I am thankful for many, many things.
First, and don’t laugh, I’m thankful for Jesus. Grace, mercy, unconditional love and salvation from the mess that is me. Yeah, these are good things. Jesus gives them to me.
Second, I’m thankful for Tyson. He and I have been through the fire. We’ve not emerged unscathed. I’m not sure we’ve emerged. Even so, we, and our relationship, has been refined and tempered. We started out as two very idealistic teenagers. We became two very jaded and lost individuals. We are two strong and determined adults and one amazing team. He’s my best friend which is a big deal for someone who doesn’t make or take friends lightly. He’s not perfect which gives me the freedom of comfort in my own imperfection. He’s not apathetic which gives me the drive to be better. I can’t think of one other person on the face of this planet who is more my complement, and I’ve tried…and I’m smart.
Next, I’m thankful for my children – Blake (our pride), Matt (our joy), and Derrick (our hope). It is without reservation that I say they are literal gifts from God. Though I give them grief on a regular basis (and they return it in kind), I have no misconceptions about what amazing individuals they are. I’m honored to have been given the opportunity to be their mother.
I’m thankful for my parents. All of them. My mom has given me a love of learning and an aptitude toward discovery. She taught me about process and empathy. She’s a broken person who has passed on her brokenness in a way that both grieves and polishes her children. Without her strangeness, we (I) would not have our strangeness and we’d be worse for the lacking. My dad taught me about passion and joy in beauty. He taught me about the art of failure and power of the extreme. He passed on a childlike wonder that has both devastated and redeemed his children. Without his valleys and mountaintops, we wouldn’t have our scars of disillusionment or the wrinkles that come from years of laughter and smiling. My foster mom has given me an appreciation for the traditional. She gave me security and hope when both were too expensive for my limited means. She encircled me with love when all I found was condemnation. She accepted me when I was unacceptable. I am blessed to have been her daughter for awhile. My foster dad taught me that men could be gentle and trusted. They could be reliable and nurturing. He taught me that I didn’t have to expect or accept less than anyone else. He treated me like a regular teenager instead of a broken, used up, burned out wreck. My mother-in-law has taught me both the pros and cons of unmitigated devotion to the role of mother. She’s modeled what it means to respect the image even when the reality is somewhat different. She’s taught me about sacrifice and pride and optimism in the face of uncertainty. She has taught me about the strength in the loneliness and hope in despair. My father-in-law has taught me about fun and the relief of friendliness. Maybe those seem small, but someone who is naturally dour, his lightness has been refreshing and comforting during times when all seemed dark and suffocating.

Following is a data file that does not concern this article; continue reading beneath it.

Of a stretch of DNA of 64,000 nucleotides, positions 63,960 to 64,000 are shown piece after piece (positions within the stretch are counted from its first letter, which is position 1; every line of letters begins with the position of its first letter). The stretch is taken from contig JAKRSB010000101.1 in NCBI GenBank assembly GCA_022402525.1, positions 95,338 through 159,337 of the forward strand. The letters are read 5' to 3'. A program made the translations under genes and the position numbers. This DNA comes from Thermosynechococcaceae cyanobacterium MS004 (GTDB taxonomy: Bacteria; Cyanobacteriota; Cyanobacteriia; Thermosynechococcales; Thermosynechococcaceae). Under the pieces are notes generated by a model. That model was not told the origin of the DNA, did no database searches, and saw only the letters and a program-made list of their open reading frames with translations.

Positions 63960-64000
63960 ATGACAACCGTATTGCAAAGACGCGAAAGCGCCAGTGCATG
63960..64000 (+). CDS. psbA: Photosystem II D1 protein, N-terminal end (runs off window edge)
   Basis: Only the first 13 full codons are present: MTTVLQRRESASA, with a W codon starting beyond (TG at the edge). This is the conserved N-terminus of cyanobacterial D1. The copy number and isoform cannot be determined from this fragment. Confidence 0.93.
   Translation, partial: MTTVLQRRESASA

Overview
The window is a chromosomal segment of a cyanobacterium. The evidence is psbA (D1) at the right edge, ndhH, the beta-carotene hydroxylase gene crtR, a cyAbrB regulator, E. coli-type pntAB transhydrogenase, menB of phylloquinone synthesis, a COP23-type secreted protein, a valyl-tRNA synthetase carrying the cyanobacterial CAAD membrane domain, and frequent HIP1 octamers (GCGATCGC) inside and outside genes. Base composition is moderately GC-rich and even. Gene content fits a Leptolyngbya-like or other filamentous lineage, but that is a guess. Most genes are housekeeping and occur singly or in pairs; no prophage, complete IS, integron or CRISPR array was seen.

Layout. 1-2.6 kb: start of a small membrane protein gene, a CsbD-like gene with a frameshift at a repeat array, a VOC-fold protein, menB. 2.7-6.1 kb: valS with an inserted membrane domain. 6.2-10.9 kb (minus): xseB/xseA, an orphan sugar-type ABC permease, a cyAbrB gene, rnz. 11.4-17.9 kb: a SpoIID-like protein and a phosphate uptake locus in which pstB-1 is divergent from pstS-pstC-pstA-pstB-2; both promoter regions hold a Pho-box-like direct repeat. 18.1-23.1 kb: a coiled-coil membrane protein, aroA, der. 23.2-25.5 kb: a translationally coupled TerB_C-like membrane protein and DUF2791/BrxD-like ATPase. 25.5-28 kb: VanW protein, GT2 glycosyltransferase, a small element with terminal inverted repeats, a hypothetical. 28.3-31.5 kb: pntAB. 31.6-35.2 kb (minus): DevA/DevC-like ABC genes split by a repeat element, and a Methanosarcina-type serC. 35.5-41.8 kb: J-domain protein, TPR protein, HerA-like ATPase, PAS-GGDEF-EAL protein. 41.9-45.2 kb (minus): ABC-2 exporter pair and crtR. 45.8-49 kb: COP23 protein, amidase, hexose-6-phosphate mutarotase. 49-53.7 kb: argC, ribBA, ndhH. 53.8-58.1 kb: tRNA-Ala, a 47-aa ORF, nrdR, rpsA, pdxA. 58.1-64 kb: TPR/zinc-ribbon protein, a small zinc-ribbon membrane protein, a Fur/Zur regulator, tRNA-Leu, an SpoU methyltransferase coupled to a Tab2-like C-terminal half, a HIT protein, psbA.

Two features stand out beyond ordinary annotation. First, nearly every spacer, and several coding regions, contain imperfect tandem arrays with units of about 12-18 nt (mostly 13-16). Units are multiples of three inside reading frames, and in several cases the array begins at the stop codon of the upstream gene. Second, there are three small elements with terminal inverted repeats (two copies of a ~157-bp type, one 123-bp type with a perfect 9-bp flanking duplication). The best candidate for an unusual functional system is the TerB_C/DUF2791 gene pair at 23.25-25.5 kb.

I’m thankful for my friends – both near and far; old and new. I’m specifically thankful for Karen, Cathy, Tricia, Debbie and Yvonne. I’m not sure if we’re an unlikely group or not. I love our diversity and our ability to exhibit care and acceptance in the face of so many differences. I’m thankful for Heather and Alexis and the genuine friendship that’s grown out of our professional lives into something deeper. I’m thankful for Kathy – my dear friend from high school – the one that, without knowing it, brought me back into the role of “high school student” and helped me escape my self-imposed prison of “pregnant high school drop-out.”
I’m thankful for my congregation at Hanna’s Creek Christian Church. It seems like I “grew up” there even though I didn’t grow up there. There are so many friends and loved ones in that family that I sincerely have no capacity to begin naming names. There are too many.
I’m thankful for those people that may not be inner circle friends but who are important to me nonetheless. People I’ve loved through the years. People I’ve lost.
I’m thankful for my Grandpa Rit and Grandma Ritmanich (do NOT call her Grandma Rit). They were the saving grace for a group of children whose parents were rich in talent and personality and poor in protecting their children from a hostile world.
I’m thankful for my job and all the people who helped me get it and all the people who help me stay in it. I would have NEVER anticipated being a librarian. It’s the perfect place for me right now.
I’m thankful for the internet. It sounds shallow, but the internet has allowed me to connect with people I’d have never known and would have only known briefly. It’s allowed me to vent in a way that, if done in real life, would have led to prison time or institutionalization. It’s allowed me to be creative when I didn’t have the money for art supplies. It’s allowed me to learn when I didn’t have the time or money to go to school. It’s let me read when I didn’t have a car to get to the library (nevermind afford a book). It’s allowed me to say how thankful I am in such a public way.
I’m thankful for a home. I’m thankful for my communities. I’m thankful for the opportunity to travel or for the senses to interact with this magnificent world.
I’m thankful for the argument that stretches and offends and changes. I’m thankful for the unknown that worries and scares and demands a reconciliation.
I’m thankful to be alive no matter how awful the living can be at times. I’m thankful for sorrow. I’m thankful for pain. I’m thankful for insecurity.
And thank you….for reading.